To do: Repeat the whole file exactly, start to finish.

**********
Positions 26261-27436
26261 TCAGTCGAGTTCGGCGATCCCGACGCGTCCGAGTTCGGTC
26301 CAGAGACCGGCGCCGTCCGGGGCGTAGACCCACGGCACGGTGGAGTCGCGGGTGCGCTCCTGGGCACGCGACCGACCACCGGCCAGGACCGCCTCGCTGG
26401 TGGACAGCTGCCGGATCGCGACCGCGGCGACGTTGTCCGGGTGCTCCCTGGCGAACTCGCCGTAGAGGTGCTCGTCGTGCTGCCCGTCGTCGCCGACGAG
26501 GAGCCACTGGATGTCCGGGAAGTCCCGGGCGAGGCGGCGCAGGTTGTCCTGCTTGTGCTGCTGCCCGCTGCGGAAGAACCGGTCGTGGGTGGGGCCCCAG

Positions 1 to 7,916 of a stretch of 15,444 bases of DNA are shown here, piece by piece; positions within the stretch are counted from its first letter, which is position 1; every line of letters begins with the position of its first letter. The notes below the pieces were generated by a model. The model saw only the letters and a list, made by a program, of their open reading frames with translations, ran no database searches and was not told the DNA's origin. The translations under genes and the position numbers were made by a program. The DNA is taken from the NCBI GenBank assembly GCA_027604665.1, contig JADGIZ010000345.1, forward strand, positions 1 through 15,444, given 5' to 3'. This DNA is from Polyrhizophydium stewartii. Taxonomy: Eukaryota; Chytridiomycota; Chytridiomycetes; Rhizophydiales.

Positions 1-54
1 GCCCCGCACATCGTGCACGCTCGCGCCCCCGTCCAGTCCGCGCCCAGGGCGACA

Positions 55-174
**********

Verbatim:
Positions 26261-27436
26261 TCAGTCGAGTTCGGCGATCCCGACGCGTCCGAGTTCGGTC
26301 CAGAGACCGGCGCCGTCCGGGGCGTAGACCCACGGCACGGTGGAGTCGCGGGTGCGCTCCTGGGCACGCGACCGACCACCGGCCAGGACCGCCTCGCTGG
26401 TGGACAGCTGCCGGATCGCGACCGCGGCGACGTTGTCCGGGTGCTCCCTGGCGAACTCGCCGTAGAGGTGCTCGTCGTGCTGCCCGTCGTCGCCGACGAG
26501 GAGCCACTGGATGTCCGGGAAGTCCCGGGCGAGGCGGCGCAGGTTGTCCTGCTTGTGCTGCTGCCCGCTGCGGAAGAACCGGTCGTGGGTGGGGCCCCAG

Positions 1 to 7,916 of a stretch of 15,444 bases of DNA are shown here, piece by piece; positions within the stretch are counted from its first letter, which is position 1; every line of letters begins with the position of its first letter. The notes below the pieces were generated by a model. The model saw only the letters and a list, made by a program, of their open reading frames with translations, ran no database searches and was not told the DNA's origin. The translations under genes and the position numbers were made by a program. The DNA is taken from the NCBI GenBank assembly GCA_027604665.1, contig JADGIZ010000345.1, forward strand, positions 1 through 15,444, given 5' to 3'. This DNA is from Polyrhizophydium stewartii. Taxonomy: Eukaryota; Chytridiomycota; Chytridiomycetes; Rhizophydiales.

Positions 1-54
1 GCCCCGCACATCGTGCACGCTCGCGCCCCCGTCCAGTCCGCGCCCAGGGCGACA

Positions 55-174